ISLAMABAD: Creating hype over purported sovereign default threat, the government on Friday secured a regulatory approval for imposing up to Rs3.23 per unit surcharge on electricity consumers across the country with effect from July 1 for an indefinite period.
The National Electric Power Regulatory Authority (Nepra), in a late-night notification, stated it “has decided to allow application of enhanced surcharges through instant decision to be recovered from different categories of consumers of both XWDISCOs and K-Electric, from the FY2023-24 and onward w.e.f. July 1, 2023”.
The fresh surcharge shall be shown as a separate head in the consumers’ bills, it added.
Under the notification for a new surcharge in the 2023-24 fiscal year, there would be a 43-paisa additional cost per unit to protected consumers, using up to 200 units and agricultural tubewells.
This surcharge would increase to Rs3.23 per unit for all other consumers throughout the next year. Thus, the average national surcharge would work out at Rs2.63 per unit after taking into account the consumers with less than 200 units and agricultural tubewells.
Up to Rs3.23 per unit surcharge will be applicable from July 1
The regulator put on record that according to the ministry of energy, the independent power producers (IPPs) would call Pakistan’s sovereign guarantees without this surcharge.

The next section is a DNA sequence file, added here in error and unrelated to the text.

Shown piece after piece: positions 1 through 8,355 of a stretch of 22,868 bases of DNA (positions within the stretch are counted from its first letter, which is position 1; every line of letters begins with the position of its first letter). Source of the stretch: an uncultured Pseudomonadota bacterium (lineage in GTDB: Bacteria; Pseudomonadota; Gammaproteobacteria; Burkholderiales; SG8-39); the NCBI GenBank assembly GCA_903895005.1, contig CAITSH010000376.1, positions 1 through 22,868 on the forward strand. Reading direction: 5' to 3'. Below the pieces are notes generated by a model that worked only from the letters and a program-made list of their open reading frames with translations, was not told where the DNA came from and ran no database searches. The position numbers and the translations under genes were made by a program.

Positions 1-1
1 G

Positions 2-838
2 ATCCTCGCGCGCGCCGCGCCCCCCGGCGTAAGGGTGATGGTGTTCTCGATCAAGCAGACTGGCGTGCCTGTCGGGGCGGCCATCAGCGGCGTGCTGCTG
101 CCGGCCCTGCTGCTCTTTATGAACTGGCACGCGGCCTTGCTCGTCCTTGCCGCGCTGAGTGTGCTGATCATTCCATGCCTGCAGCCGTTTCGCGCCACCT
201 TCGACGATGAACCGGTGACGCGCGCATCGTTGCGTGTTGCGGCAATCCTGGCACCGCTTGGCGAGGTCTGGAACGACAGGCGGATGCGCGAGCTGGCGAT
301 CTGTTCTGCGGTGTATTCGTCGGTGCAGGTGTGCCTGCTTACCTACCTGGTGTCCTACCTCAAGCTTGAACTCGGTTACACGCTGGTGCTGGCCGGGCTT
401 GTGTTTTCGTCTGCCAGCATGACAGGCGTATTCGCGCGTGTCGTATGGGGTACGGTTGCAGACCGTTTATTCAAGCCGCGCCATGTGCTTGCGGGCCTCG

“As per the MoE, the already allowed surcharges are not sufficient to meet the electric services obligations of the Government, as non-payment to power producers may result in loss of generation capacity and since the payments to the power producers have been secured by sovereign guarantee, issued by the Government of Pakistan (GoP), the power producers shall start calling upon the sovereign guarantees along-with the imposition of late payment surcharge”, it wrote.
Nepra’s order said the MoE further mentioned that National Electricity Policy, 2021, approved by the Council of Common Interest (CCI) under Clause 5.6.1 provides that ’financial sustainability of the sector is premised on the recovery of full cost of service, to the extent feasible, through an efficient tariff structure, which ensures sufficient liquidity in the sector. Also, the ministry of energy reported that in due course, financial self-sustainability will eliminate the need for government subsidies.
Nepra said the power division claimed that presently the financial obligations of the government stood at around Rs2.6 trillion, which includes over Rs1.7tr payables to IPPs and Rs765bn of Power Holding Limited loans.
Through the decision, the total surcharge would be around Rs335bn, which will cover Rs126bn of the PHL markup, and the remaining Rs209bn to cover the flow of circular debt.
On March 6, Nepra had already allowed the government to charge Rs3.82 per unit surcharge for remaining four months of current year and then continue on permanent basis with Rs1.43 per unit surcharge for next fiscal year.
However, the government reverted to Nepra on March 8 with a fresh petition saying the Rs1.43 per unit surcharge for next year was not enough to meet the financial requirements and requested an increase of Rs1.80 to Rs3.23 per unit from July to mop up Rs335bn for paying off debt and cost of power theft of inefficient power companies.
The power division said the government was empowered under the Nepra law to “collect surcharges from the consumers for the fulfilment of any financial obligation of the federal government with respect to electric power services within the bracket of 10pc of the aggregate revenue requirement of all power suppliers”.
Published in Dawn, April 1st, 2023